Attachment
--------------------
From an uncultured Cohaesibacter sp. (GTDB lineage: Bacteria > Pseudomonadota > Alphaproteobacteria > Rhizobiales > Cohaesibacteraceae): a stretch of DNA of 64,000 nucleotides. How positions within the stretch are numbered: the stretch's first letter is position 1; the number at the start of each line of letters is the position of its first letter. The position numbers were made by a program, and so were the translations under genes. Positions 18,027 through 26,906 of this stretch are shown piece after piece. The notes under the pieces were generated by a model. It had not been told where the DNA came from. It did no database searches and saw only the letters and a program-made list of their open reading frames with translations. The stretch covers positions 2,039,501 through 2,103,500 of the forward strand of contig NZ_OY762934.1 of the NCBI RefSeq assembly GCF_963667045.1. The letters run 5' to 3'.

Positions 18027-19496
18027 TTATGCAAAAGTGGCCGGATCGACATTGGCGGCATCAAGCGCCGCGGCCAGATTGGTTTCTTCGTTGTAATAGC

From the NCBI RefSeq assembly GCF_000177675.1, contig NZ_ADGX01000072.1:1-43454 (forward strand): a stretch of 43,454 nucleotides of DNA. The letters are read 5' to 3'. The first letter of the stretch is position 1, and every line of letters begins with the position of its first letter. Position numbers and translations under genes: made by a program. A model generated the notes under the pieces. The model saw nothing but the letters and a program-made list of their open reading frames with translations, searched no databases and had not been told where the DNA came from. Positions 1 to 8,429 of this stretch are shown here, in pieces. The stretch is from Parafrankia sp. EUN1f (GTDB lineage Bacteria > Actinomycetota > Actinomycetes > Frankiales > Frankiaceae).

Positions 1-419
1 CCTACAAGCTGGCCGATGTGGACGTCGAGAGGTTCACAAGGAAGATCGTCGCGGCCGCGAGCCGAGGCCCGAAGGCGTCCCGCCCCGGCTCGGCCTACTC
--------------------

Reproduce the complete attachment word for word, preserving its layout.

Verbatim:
From an uncultured Cohaesibacter sp. (GTDB lineage: Bacteria > Pseudomonadota > Alphaproteobacteria > Rhizobiales > Cohaesibacteraceae): a stretch of DNA of 64,000 nucleotides. How positions within the stretch are numbered: the stretch's first letter is position 1; the number at the start of each line of letters is the position of its first letter. The position numbers were made by a program, and so were the translations under genes. Positions 18,027 through 26,906 of this stretch are shown piece after piece. The notes under the pieces were generated by a model. It had not been told where the DNA came from. It did no database searches and saw only the letters and a program-made list of their open reading frames with translations. The stretch covers positions 2,039,501 through 2,103,500 of the forward strand of contig NZ_OY762934.1 of the NCBI RefSeq assembly GCF_963667045.1. The letters run 5' to 3'.

Positions 18027-19496
18027 TTATGCAAAAGTGGCCGGATCGACATTGGCGGCATCAAGCGCCGCGGCCAGATTGGTTTCTTCGTTGTAATAGC

From the NCBI RefSeq assembly GCF_000177675.1, contig NZ_ADGX01000072.1:1-43454 (forward strand): a stretch of 43,454 nucleotides of DNA. The letters are read 5' to 3'. The first letter of the stretch is position 1, and every line of letters begins with the position of its first letter. Position numbers and translations under genes: made by a program. A model generated the notes under the pieces. The model saw nothing but the letters and a program-made list of their open reading frames with translations, searched no databases and had not been told where the DNA came from. Positions 1 to 8,429 of this stretch are shown here, in pieces. The stretch is from Parafrankia sp. EUN1f (GTDB lineage Bacteria > Actinomycetota > Actinomycetes > Frankiales > Frankiaceae).

Positions 1-419
1 CCTACAAGCTGGCCGATGTGGACGTCGAGAGGTTCACAAGGAAGATCGTCGCGGCCGCGAGCCGAGGCCCGAAGGCGTCCCGCCCCGGCTCGGCCTACTC